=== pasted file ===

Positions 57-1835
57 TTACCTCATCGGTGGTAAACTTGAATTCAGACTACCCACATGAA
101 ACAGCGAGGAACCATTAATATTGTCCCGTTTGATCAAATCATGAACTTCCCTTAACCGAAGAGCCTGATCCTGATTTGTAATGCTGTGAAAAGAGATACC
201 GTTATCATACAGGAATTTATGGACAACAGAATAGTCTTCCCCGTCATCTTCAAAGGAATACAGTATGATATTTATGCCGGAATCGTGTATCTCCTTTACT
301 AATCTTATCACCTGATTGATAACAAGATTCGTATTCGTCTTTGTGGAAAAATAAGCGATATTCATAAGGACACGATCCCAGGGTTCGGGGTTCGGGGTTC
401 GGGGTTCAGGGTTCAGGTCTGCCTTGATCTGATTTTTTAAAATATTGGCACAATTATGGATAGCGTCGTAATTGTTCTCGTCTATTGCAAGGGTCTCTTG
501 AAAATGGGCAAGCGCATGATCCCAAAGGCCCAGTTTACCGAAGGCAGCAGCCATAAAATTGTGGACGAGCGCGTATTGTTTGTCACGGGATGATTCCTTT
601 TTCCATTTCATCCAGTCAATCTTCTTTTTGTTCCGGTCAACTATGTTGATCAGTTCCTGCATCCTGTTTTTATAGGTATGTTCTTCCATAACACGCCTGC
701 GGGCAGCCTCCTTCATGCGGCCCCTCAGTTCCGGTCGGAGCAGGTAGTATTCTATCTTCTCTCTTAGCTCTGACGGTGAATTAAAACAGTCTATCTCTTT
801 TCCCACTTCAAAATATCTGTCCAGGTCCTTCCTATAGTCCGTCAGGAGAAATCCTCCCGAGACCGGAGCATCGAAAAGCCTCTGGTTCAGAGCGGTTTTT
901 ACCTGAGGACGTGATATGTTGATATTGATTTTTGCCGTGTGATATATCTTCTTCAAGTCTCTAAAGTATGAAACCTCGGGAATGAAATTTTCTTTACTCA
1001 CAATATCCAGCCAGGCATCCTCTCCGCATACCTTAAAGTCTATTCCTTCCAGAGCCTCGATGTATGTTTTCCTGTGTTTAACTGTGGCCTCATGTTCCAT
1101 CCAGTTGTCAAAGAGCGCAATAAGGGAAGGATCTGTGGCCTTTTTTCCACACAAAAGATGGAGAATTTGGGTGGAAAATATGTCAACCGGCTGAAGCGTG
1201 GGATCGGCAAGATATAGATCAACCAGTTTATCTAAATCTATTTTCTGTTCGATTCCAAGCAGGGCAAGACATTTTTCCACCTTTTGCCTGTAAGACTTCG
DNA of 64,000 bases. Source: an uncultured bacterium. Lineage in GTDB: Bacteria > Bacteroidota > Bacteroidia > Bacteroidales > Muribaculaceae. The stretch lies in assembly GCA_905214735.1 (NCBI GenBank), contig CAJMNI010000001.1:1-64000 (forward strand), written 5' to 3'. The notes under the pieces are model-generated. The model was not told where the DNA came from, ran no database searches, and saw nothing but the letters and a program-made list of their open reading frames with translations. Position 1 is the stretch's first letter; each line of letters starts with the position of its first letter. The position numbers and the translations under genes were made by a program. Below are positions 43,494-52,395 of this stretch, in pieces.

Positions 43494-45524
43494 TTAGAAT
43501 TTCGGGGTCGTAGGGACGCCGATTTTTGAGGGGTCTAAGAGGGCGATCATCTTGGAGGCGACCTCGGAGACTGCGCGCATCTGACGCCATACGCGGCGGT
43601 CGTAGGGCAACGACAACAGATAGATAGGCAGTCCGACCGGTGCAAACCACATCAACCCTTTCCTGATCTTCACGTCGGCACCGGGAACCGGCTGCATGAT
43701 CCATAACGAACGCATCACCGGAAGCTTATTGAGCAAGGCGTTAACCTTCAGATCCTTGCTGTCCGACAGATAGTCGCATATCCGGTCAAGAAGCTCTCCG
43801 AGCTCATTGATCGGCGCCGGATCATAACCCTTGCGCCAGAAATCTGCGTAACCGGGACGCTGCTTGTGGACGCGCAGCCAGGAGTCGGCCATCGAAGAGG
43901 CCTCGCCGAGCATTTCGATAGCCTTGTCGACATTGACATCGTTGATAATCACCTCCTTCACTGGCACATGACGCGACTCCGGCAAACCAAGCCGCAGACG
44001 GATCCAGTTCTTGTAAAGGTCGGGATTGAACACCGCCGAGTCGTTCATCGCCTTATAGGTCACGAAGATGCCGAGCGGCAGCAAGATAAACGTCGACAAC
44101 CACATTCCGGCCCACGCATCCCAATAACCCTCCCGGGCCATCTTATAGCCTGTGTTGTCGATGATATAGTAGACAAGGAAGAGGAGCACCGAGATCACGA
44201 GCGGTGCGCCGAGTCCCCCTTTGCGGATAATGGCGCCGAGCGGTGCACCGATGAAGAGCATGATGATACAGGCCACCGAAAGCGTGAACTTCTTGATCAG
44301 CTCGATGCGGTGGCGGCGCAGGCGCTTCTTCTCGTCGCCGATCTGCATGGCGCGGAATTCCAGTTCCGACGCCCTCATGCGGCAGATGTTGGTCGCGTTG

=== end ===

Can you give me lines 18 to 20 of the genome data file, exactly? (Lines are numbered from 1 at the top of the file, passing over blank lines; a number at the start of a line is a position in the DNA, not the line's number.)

43501 TTCGGGGTCGTAGGGACGCCGATTTTTGAGGGGTCTAAGAGGGCGATCATCTTGGAGGCGACCTCGGAGACTGCGCGCATCTGACGCCATACGCGGCGGT
43601 CGTAGGGCAACGACAACAGATAGATAGGCAGTCCGACCGGTGCAAACCACATCAACCCTTTCCTGATCTTCACGTCGGCACCGGGAACCGGCTGCATGAT
43701 CCATAACGAACGCATCACCGGAAGCTTATTGAGCAAGGCGTTAACCTTCAGATCCTTGCTGTCCGACAGATAGTCGCATATCCGGTCAAGAAGCTCTCCG